DALLAS — Coronavirus cases are down in North Texas, but experts are urging people to continue to make efforts to stop the spread of the virus. That's because hospitalizations in North Texas are either flat or increasing - a contrast from significant decreases in September and October.
UT Southwestern said hospitalizations could increase over the holidays if vaccination rates remain the same, according to the latest projections. The omicron variant, paired with flu season, means people need to be extra vigilant about protecting themselves and others by wearing masks and following proper hygiene, as well getting the vaccine or the booster shot.
Dr. David Winter of Baylor Scott and White said while there's limited information about the omicron variant, it's still important to observe safe COVID protocols.
"If you get a booster, you increase your antibodies, which may help with omicron, clearly helped with delta," Winter said. "So if you haven't gotten a booster, get that. If you haven't gotten the vaccine, now is the time to reconsider."
The omicron variant has been confirmed in 16 states, according to the CDC.
"We know what works, vaccines work," Winter said. "We know wearing masks works. Try to avoid large crowds when you can. Wash your hands. All those things work. I think right now we need to double down because we may be in for a big surge, a big problem, I worry about that."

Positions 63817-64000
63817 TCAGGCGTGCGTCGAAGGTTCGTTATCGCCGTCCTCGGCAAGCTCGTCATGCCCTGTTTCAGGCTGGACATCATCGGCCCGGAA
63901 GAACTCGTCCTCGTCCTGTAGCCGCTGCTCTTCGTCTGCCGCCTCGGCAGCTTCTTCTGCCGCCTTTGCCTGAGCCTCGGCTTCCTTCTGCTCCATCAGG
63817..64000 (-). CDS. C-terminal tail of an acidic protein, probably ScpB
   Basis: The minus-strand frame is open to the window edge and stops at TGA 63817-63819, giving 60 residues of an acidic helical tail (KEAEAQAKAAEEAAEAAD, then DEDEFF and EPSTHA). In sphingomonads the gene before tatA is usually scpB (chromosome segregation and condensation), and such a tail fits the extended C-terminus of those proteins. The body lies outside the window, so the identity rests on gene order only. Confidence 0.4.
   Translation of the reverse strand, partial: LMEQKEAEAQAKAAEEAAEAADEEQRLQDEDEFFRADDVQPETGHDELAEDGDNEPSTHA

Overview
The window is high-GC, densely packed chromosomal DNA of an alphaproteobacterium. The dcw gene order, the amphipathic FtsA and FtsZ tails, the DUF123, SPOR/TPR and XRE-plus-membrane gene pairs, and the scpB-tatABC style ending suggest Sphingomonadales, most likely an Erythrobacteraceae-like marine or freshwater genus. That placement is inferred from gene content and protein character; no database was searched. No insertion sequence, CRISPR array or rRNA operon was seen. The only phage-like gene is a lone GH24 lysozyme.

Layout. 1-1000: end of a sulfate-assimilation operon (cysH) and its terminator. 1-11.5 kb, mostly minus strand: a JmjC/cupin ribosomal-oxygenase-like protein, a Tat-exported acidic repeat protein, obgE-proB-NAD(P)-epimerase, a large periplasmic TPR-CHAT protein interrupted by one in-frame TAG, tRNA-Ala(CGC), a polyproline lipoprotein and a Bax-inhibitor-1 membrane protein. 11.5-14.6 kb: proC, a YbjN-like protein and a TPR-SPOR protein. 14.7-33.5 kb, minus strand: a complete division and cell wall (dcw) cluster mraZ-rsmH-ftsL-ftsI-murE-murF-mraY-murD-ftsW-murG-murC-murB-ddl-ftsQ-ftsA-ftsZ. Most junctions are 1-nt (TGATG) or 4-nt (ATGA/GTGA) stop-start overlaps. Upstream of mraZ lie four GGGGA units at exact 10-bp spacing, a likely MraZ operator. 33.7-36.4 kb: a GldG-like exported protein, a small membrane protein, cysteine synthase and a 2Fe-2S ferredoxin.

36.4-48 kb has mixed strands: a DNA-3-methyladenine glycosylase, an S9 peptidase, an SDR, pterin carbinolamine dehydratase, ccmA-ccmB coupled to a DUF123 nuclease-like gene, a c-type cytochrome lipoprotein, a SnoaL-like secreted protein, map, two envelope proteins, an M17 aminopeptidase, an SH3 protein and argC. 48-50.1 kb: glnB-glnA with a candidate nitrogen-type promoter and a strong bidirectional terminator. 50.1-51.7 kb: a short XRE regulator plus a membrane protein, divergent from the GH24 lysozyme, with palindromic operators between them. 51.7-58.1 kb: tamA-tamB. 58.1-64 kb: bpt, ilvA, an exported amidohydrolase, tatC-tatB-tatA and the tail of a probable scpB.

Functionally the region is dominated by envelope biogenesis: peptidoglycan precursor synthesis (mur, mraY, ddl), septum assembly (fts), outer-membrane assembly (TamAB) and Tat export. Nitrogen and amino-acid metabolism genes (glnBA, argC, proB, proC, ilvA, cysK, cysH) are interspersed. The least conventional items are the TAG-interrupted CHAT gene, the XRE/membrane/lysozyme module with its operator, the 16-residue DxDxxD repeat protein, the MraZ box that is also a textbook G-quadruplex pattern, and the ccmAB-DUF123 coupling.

According to UT Southwestern, the percent test positivity for influenza remains low across the state and in the North Texas region, however, an increasing share of hospital visits are related to influenza-like symptoms.
"These numbers for influenza remain below normal baselines but are much higher than last year," UT Southwestern said.
The number of people hospitalized for COVID in the North Texas region is now either flat or increasing, breaking the "trends of robust declines observed in September and October," UT Southwestern said.
Test positivity rates are closely increasing in several areas and among younger age groups.
In Dallas and Tarrant counties, UTSW said that hospitalizations have decreased by 4% over the past two weeks. It forecasts that hospitalized COVID patients will decrease through Dec. 21.
After the holidays, COVID hospitalizations could increase in Dallas County if there is significant travel between regions that have higher COVID cases and if there are looser restrictions on gatherings indoors.
"These scenarios do not include any potential impact from Omicron variant as it is too early to estimate any variant-specific parameters such as prevalence, transmissibility or immunity escape," UTSW said.
There are 118 available staffed adult ICU beds and five available staffed pediatric beds in the state health department's Trauma Service Area E, which encompasses multiple counties in North Texas.
Trauma Service Area E:
Lab-confirmed COVID patients:
- Adult COVID patients in general beds: 549
- Adult COVID patients in ICU beds: 264
- Pediatric COVID patients in hospitals: 18
- Confirmed COVID admissions previous 24 hours: 138
- Confirmed COVID patients on ventilators: 176
Staffed hospital beds:
- Total staffed hospital beds: 15,794
- Total staffed inpatient beds: 14,817
- Available staffed hospital beds: 1,290
- Available staffed adult ICU beds: 118
- Available staffed pediatric ICU beds: 5
- Available ventilators: 2,247